(reprinted with permission from Mennonite World Review)
I was called to a pastor role in my 20s. I threw my young energy into the life of the congregation. I wasn’t paid for full-time work. But that didn’t keep needs from arising at all hours of the day and night.
I worked other jobs. I went to grad school. What our young team lacked in experience we made up for in passion, care and long hours. Truth be told, I am not sure I have ever worked so hard and so long as those six years at Carpenter Park Mennonite Church in Davidsville, Pa. Now, in my conference-level role, there are rarely emergency calls at midnight or odd times.
Pastoring congregations in Anabaptist settings is not for the faint-hearted. Because of our understanding of the shared priesthood of all believers, we’re quick to share opinions and responses. To pastor and preach is to put your thoughts and actions to the test for public commentary on a weekly basis. Communities share feedback about the cars we drive, the clothes we wear, our haircuts and weight gain or loss.
But there are privileges in pastoral work. The schedule is often flexible. We get glimpses into people’s hopes and dreams, intimate moments of life’s critical passings. We carry the goodness and the best of community.
There are pitfalls. Demanding schedules disrupt family life and rhythm. Salaries are often unsustainable without second jobs. The cultural conflict that rips through our congregations often puts pastors on defense. It can be lonely and exhausting.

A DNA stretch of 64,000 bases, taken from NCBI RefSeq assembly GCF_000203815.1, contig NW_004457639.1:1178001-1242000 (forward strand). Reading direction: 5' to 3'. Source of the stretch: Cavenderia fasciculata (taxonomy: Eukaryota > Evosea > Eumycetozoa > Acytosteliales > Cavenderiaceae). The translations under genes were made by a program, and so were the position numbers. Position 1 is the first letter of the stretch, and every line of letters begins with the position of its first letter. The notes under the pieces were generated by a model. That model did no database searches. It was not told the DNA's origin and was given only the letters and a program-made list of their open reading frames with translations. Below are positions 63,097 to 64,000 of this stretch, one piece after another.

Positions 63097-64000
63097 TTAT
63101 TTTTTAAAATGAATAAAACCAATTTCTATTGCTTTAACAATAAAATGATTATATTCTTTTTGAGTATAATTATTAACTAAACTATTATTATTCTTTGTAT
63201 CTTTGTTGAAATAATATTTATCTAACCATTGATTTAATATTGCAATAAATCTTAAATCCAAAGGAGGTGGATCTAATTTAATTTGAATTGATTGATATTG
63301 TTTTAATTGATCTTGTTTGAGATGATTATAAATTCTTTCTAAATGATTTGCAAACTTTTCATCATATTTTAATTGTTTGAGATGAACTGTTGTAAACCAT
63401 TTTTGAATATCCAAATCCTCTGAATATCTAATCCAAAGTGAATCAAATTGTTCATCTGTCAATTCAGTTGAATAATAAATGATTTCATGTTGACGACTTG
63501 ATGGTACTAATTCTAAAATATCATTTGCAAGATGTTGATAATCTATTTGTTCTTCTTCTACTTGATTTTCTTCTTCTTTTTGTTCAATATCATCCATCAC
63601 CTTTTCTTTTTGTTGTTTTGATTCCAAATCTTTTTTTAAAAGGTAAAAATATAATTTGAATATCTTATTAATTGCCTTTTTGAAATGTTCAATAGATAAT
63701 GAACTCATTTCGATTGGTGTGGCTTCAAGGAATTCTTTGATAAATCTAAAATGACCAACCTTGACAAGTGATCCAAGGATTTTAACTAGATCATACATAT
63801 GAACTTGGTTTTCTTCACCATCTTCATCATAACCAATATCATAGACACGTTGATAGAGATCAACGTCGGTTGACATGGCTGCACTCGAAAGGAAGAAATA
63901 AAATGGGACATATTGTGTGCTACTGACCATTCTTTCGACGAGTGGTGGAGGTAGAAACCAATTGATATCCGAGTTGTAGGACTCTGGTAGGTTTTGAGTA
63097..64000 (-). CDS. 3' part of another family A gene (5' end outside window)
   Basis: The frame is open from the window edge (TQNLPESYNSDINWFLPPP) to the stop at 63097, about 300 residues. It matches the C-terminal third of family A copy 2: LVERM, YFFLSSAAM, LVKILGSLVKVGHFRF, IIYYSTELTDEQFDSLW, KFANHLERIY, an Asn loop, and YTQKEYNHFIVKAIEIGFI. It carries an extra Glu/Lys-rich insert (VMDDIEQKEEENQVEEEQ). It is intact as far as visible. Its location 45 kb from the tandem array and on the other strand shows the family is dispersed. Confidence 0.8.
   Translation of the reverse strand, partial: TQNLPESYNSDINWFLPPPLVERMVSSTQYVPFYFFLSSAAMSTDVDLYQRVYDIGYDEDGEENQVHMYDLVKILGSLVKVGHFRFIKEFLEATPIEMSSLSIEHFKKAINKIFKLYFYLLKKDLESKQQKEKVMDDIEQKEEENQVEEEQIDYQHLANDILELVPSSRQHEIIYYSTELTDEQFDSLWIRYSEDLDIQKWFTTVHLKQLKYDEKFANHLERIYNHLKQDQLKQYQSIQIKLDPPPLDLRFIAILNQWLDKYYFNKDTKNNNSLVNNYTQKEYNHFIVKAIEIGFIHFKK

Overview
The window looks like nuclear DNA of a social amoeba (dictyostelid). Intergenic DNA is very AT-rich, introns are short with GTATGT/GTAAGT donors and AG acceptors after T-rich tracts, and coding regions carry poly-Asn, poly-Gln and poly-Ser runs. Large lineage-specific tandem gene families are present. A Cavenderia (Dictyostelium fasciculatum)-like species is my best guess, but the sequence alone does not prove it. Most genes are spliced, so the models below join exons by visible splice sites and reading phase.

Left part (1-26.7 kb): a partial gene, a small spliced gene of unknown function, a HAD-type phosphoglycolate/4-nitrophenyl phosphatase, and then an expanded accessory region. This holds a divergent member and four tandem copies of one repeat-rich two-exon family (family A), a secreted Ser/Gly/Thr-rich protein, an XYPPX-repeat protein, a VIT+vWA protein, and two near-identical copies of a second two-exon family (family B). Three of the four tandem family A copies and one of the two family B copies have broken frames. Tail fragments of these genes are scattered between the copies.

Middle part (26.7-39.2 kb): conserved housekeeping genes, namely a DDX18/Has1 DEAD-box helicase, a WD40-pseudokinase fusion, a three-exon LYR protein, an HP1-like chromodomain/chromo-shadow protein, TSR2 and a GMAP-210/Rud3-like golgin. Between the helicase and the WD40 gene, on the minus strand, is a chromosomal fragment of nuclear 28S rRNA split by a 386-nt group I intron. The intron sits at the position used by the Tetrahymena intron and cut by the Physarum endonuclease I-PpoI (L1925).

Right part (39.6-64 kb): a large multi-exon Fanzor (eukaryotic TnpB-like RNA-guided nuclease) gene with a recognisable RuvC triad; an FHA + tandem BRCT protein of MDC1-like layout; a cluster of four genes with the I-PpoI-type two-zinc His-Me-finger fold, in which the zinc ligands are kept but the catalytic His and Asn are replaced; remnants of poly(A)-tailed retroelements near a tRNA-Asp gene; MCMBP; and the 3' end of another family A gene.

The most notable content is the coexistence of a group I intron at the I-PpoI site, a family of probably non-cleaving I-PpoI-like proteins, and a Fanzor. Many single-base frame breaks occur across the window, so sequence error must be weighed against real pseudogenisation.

At the same tine, recent research indicates the pastoral role’s significance is on decline. There’s an erosion of trust due to abuses of the role and changes in our sociopolitical reality. The work of making those abuses public is essential for clergy to have any respect, but it can further erode trust. The humanity and fallibility of clergy can become all too real.
With all of that on the table, how might we appreciate pastors? Each pastor is his or her own person. But as I listen to pastors who feel close to burnout, sustainable salaries and expectations help. Acts of appreciation that go above and beyond expectation underscore value. Cutting back on criticism and heightening words of honest encouragement matter.
Let’s allow pastors to live into their role, to speak the words they feel the Spirit has given them, even when it makes us uncomfortable. Treat pastors as people with valid training and experience who can’t be debunked by a Google search or something we read on Facebook.
Let’s share honestly with pastors in our life struggles and experiences. This has been some of the most holy work for me. It requires pastors to settle ourselves enough to listen to the wildness of the soul — and depends on church members to be brave enough to bring forth more than “Good sermon, pastor.”
Whether or not your congregation marks this month, I hope we can extend appreciation for pastors. When we can’t figure out the right words or actions, there’s chocolate, coffee, plants, beef jerky, simple expressions to acknowledge the hard work.
Taking care of pastors extends the Good News, because leadership longevity contributes to the growth of faith communities.
Stephen Kriss is a teacher, writer, pastor and follower of Jesus living in Philadelphia.